Last Updated Oct 25, 2010 11:04 AM EDT
Many people (and especially the "business" press) tend to use the umbrella term "business" to mean any organization that tries to make a profit. But that usage is, like most generalizations, misleading.
There is very little commonality of self-interest between, say, a mega-billion dollar company like Walmart, and a locally-owned boutique.
Quite the contrary. Business conditions that help Walmart to be successful are almost always going to make it more difficult for that boutique to survive.
It's much more accurate to say that there are two broad segments of profit-making organizations: big businesses and small businesses.
This is an important distinction to make because majority of business activity in the United States takes place in small business. According to the U.S. Department of State:
Fully 99 percent of all independent enterprises in the country employ fewer than 500 people. These small enterprises account for 52 percent of all U.S. workers, according to the U.S. Small Business Administration (SBA). Some 19.6 million Americans work for companies employing fewer than 20 workers, 18.4 million work for firms employing between 20 and 99 workers, and 14.6 million work for firms with 100 to 499 workers. By contrast, 47.7 million Americans work for firms with 500 or more employees.What does this have to do with government regulation? Everything.
A lack of government regulation is almost always to the advantage of big businesses and to the disadvantage of small businesses. Such a condition always results in the formation of monopolies and the suppression of smaller firms, even if those firms might be highly innovative.
As the great Adam Smith pointed out: "People of the same trade seldom meet together, even for merriment and diversion, but the conversation ends in a conspiracy against the public, or in some contrivance to raise prices."
Does this mean that all government regulation is favorable to small business? Of course not.
In fact, government regulations are often intentionally written so that they favor big businesses over small ones. This always happens because legislators and regulators are usually "owned" by big businesses, either through campaign contribution bribery or the promise of future employment.
A perfect example of this is Sarbanes-Oxley, the financial regulation enacted after the Enron debacle.
Even though the culprits of the debacle were very much from the world of big business, the net effect of Sarbox on small businesses was to add a fixed cost (massive accounting fees) to going public, an expense that large companies could easily afford, but which was (and is) burdensome on smaller firms.
The problem is that the elected government of the United States has become like the elected government of Imperial Rome. All the forms of the republic remain in place, but the actual decisions are made elsewhere.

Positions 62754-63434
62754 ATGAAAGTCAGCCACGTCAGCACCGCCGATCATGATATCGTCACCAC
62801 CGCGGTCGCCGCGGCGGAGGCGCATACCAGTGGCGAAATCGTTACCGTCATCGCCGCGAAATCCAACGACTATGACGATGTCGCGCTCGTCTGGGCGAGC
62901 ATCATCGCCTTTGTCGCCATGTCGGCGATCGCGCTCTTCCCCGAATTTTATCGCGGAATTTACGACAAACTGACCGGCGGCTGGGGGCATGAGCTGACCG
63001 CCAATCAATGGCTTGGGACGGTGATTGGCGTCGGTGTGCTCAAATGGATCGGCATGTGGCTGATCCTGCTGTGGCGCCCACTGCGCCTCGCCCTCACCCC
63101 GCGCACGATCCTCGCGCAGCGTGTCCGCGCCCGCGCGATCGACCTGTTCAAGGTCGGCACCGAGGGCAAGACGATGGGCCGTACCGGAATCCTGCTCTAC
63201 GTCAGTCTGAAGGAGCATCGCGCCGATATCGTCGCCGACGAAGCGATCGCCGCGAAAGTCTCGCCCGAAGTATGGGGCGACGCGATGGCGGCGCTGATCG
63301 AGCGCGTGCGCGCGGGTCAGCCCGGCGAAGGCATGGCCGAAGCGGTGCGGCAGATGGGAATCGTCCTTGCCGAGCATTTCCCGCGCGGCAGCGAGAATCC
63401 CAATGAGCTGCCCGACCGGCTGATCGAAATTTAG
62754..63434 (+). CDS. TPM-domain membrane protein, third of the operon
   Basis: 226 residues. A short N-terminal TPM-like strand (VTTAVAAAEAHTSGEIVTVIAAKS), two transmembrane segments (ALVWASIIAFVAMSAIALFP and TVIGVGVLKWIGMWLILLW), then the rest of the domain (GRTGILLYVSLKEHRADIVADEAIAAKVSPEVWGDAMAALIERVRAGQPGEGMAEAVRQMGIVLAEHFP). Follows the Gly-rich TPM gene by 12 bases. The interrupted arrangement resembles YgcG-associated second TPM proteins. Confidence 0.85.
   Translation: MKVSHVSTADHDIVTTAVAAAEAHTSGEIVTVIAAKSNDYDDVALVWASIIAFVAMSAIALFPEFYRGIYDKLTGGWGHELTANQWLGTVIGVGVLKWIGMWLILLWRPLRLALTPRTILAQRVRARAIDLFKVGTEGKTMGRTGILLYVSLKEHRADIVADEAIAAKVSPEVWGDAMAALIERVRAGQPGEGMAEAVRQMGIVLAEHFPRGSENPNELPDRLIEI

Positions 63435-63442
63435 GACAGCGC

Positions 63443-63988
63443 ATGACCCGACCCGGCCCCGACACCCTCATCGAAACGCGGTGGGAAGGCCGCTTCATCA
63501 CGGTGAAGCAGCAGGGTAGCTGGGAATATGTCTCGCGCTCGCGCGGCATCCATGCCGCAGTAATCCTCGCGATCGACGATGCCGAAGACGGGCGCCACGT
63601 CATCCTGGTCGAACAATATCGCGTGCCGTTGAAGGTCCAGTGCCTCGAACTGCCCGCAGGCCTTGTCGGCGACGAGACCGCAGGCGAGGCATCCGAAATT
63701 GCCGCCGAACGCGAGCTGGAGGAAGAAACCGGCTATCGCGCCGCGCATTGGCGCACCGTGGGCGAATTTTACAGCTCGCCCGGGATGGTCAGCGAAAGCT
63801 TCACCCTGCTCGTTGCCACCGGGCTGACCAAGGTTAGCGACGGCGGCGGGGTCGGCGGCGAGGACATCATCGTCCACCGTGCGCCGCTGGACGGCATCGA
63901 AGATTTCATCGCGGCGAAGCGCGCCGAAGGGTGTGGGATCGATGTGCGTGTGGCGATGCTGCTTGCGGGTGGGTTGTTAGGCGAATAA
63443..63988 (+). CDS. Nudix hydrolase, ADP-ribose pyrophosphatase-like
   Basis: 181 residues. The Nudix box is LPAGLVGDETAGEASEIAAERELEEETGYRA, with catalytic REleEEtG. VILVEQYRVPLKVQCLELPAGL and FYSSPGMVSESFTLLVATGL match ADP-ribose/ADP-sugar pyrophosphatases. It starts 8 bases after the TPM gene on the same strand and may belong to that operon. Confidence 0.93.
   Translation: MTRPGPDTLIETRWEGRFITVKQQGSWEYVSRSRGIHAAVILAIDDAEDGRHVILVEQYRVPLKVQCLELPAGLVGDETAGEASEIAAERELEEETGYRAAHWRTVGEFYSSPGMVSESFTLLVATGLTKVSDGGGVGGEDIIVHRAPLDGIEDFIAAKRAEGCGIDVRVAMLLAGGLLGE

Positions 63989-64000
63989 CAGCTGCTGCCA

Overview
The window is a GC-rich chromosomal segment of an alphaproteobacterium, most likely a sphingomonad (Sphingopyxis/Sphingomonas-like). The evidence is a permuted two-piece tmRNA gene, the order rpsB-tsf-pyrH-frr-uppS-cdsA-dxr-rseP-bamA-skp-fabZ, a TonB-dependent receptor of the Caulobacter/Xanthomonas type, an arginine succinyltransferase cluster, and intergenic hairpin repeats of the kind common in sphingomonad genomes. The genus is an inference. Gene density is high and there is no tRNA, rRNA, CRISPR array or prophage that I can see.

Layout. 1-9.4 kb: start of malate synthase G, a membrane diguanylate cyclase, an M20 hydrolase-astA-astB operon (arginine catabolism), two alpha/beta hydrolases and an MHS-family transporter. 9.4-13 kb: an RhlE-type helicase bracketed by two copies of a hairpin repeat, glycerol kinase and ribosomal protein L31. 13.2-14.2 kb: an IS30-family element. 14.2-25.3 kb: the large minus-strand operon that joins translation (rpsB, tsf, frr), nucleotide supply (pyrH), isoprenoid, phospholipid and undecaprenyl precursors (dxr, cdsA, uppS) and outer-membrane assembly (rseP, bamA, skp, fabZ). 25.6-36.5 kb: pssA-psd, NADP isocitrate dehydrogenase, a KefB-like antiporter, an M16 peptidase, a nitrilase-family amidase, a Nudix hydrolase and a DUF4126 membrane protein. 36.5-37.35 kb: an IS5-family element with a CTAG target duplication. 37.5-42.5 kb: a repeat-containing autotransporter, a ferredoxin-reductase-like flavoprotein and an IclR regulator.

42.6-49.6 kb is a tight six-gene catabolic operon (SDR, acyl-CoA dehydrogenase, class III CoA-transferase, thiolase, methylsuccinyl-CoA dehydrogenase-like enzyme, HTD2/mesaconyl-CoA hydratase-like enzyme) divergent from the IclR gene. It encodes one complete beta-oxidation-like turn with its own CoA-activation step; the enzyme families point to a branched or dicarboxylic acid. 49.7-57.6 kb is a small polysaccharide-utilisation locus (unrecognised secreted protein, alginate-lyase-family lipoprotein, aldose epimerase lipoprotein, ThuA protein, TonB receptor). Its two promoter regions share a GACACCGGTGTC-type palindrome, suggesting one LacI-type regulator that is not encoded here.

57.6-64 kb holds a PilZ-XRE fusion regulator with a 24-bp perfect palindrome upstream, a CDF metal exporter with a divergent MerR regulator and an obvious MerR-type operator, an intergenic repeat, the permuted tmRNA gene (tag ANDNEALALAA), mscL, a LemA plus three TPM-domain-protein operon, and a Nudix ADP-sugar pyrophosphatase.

In this case, though, it's not an emperor that is pulling the strings, but the forces of big business. Those forces would prefer to have no regulations, but if that's not possible (for political reasons) will tolerate regulations that favor big business.
So here's the reality of today's situation: if you work for or own a small business, when it comes to government regulation, it's a classic "heads they win, tails we lose" situations. To a greater or lesser degree, it's the small businesses who are going to get screwed, no matter what.
On the other hand, there have been times in the history of the United States, where the government has enacted regulations (and laws) that help small businesses. The anti-monopoly regulations, for example, help small businesses at the expense of large ones, which is exactly why they're so seldom invoked any longer.
Trade tariffs are also useful to small businesses that don't have the resources to globalize. Big businesses, of course, love free trade because it gives them license to move their manufacturing overseas. However, such movement often means the collapse of local small business.
To summarize, here are the rules of the game:
- No government regulation = good for big business, bad for small business.
- Most government regulation = good for big business, bad for small business.
- Some government regulation = bad for big business, good for small business.
Now, if politicians and regulators really wanted to help the most number of businesses and employees, they'd enact regulations that would favor small businesses, since that's where the majority of the economic activity takes place.
However, since both parties are "owned" by big business, that will never happen, so the choice will be between the Republican idea of deregulation (which will vastly favor big business) and the Democratic idea of regulation (which will also favor big business, as shown by the laughably impotent attempt to "regulate" Wall Street).
What we won't see -- barring Teddy Roosevelt rising from the grave -- is government regulation that favors small businesses. And that's a shame, because that's probably the only kind of government activity that's likely to rebuild the middle class and create substantial numbers of jobs in the United States.
READERS: Comments welcome, of course.